100. 3n+1 problem

>> শনিবার, ২১ নভেম্বর, ২০০৯

Background

Problems in Computer Science are often classified as belonging to a certain class of problems (e.g., NP, Unsolvable, Recursive). In this problem you will be analyzing a property of an algorithm whose classification is not known for all possible inputs.

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10055 - Hashmat the Brave Warrior


Hashmat is a brave warrior who with his group of young soldiers moves from one place to another to fight against his opponents. Before fighting he just calculates one thing, the difference between his soldier number and the opponent's soldier number. From this difference he decides whether to fight or not. Hashmat's soldier number is never greater than his opponent.

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103 Stacking Boxes


                                   Longest Increasing Subsequence
According to Arefin book
Input: Given a sequence
Output: The longest subsequence of the given sequence such that all values in this
longest  subsequence is strictly increasing/decreasing.
O(N^2) DP solution for LIS problem (this code check for increasing values):

for i = 1 to total-1
  for j = i+1 to total
    if height[j] > height[i] then
      if length[i] + 1 > length[j] then
        length[j] = length[i] + 1
        predecessor[j] = i

Example of LIS
height sequence: 1,6,2,3,5
length initially: [1,1,1,1,1] - because max length is at least 1 rite...
predecessor initially: [nil,nil,nil,nil,nil] - assume no predecessor so far


After first loop of j: 
  length: [1,2,2,2,2], because 6,2,3,5 are all > 1
  predecessor: [nil,1,1,1,1]
After second loop of j: (No change)
  length: [1,2,2,2,2], because 2,3,5 are all < 6
  predecessor: [nil,1,1,1,1]
After third loop:
  length: [1,2,2,3,3], because 3,5 are all > 2
  predecessor: [nil,1,1,3,3]
  After fourth loop:
  length: [1,2,2,3,4], because 5 > 3
  predecessor: [nil,1,1,3,4]

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440 Eeny Meeny Moo

>> বুধবার, ১৮ নভেম্বর, ২০০৯

Surely you have made the experience that when too many people use the Internet simultaneously, the net becomes very, very slow.

To put an end to this problem, the University of Ulm has developed a contingency scheme for times of peak load to cut off net access for some cities of the country in a systematic, totally fair manner. Germany's cities were enumerated randomly from 1 to n. Freiburg was number 1, Ulm was number 2, Karlsruhe was number 3, and so on in a purely random order.

Then a number m would be picked at random, and Internet access would first be cut off in city 1 (clearly the fairest starting point) and then in every mth city after that, wrapping around to 1 after n, and ignoring cities already cut off. For example, if n=17 and m=5, net access would be cut off to the cities in the order [1,6,11,16,5,12,2,9,17,10,4,15,14,3,8,13,7]. The problem is that it is clearly fairest to cut off Ulm last (after all, this is where the best programmers come from), so for a given n, the random number m needs to be carefully chosen so that city 2 is the last city selected.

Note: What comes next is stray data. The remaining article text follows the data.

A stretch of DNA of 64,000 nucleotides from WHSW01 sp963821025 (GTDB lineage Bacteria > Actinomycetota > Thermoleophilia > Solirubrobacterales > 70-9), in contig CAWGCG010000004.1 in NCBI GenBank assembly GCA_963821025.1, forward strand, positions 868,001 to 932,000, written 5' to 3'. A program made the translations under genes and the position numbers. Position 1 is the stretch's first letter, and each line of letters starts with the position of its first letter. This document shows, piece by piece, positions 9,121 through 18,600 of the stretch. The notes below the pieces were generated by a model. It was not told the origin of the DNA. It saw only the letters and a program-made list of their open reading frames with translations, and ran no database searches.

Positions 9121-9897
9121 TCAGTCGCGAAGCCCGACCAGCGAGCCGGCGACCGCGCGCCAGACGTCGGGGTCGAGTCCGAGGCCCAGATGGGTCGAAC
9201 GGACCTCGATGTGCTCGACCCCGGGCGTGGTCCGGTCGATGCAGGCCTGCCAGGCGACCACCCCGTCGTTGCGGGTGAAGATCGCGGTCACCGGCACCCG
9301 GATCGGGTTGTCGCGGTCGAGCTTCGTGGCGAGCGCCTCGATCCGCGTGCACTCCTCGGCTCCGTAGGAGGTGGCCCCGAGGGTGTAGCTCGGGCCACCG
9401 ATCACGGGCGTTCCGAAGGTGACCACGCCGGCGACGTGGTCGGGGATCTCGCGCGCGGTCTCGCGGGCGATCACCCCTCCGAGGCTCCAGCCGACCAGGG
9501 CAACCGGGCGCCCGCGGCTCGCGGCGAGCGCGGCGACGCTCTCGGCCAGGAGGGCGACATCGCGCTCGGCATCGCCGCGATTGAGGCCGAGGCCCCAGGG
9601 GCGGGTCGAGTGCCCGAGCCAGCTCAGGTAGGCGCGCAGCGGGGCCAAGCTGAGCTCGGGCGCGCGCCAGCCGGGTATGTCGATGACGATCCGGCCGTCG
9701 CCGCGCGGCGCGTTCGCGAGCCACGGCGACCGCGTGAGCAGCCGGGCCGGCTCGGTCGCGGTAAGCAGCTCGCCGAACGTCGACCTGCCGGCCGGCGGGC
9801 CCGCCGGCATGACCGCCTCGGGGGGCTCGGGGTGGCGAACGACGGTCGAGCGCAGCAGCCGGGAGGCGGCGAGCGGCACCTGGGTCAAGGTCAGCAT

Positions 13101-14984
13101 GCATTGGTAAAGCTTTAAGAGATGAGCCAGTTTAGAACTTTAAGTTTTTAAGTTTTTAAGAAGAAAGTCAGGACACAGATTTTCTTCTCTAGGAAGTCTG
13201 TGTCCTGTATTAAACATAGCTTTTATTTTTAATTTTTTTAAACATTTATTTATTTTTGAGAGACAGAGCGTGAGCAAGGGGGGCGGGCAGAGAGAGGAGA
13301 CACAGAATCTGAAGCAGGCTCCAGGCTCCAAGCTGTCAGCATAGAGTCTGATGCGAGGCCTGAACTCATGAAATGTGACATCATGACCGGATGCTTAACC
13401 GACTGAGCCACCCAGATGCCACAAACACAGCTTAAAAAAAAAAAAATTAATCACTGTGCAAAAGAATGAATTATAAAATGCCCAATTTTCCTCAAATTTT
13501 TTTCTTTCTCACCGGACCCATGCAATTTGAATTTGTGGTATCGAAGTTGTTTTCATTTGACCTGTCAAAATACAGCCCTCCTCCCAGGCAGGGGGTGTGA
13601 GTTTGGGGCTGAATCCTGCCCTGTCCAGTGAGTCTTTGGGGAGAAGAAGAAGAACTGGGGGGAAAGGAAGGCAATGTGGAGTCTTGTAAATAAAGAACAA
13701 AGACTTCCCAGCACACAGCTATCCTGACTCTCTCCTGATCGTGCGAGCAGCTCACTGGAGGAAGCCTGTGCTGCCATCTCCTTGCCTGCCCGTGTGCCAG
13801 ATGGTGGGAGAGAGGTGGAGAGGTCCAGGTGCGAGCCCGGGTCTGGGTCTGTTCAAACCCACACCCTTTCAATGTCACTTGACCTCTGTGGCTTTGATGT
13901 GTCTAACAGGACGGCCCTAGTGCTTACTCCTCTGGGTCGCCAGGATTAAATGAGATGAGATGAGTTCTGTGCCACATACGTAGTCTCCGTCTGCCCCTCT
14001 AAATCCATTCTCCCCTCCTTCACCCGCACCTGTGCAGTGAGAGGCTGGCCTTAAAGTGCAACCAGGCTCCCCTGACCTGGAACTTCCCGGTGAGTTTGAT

Your job is to write a program that will read in a number of cities n and then determine the smallest integer m that will ensure that Ulm can surf the net while the rest of the country is cut off.

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151 power crisis

During the power crisis in New Zealand this winter (caused by a shortage of rain and hence low levels in the hydro dams), a contingency scheme was developed to turn off the power to areas of the country in a systematic, totally fair, manner. The country was divided up into N regions (Auckland was region number 1, and Wellington number 13). A number, m, would be picked `at random', and the power would first be turned off in region 1 (clearly the fairest starting point) and then in every m'th region after that, wrapping around to 1 after N, and ignoring regions already turned off. For example, if N = 17 and m = 5, power would be turned off to the regions in the order:1,6,11,16,5,12,2,9,17,10,4,15,14,3,8,13,7.

The problem is that it is clearly fairest to turn off Wellington last (after all, that is where the Electricity headquarters are), so for a given N, the `random' number m needs to be carefully chosen so that region 13 is the last region selected.

Write a program that will read in the number of regions and then determine the smallest number m that will ensure that Wellington (region 13) can function while the rest of the country is blacked out.

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136-ugly number

During the power crisis in New Zealand this winter (caused by a shortage of rain and hence low levels in the hydro dams), a contingency scheme was developed to turn off the power to areas of the country in a systematic, totally fair, manner. The country was divided up into N regions (Auckland was region number 1, and Wellington number 13). A number, m, would be picked `at random', and the power would first be turned off in region 1 (clearly the fairest starting point) and then in every m'th region after that, wrapping around to 1 after N, and ignoring regions already turned off. For example, if N = 17 and m = 5, power would be turned off to the regions in the order:1,6,11,16,5,12,2,9,17,10,4,15,14,3,8,13,7.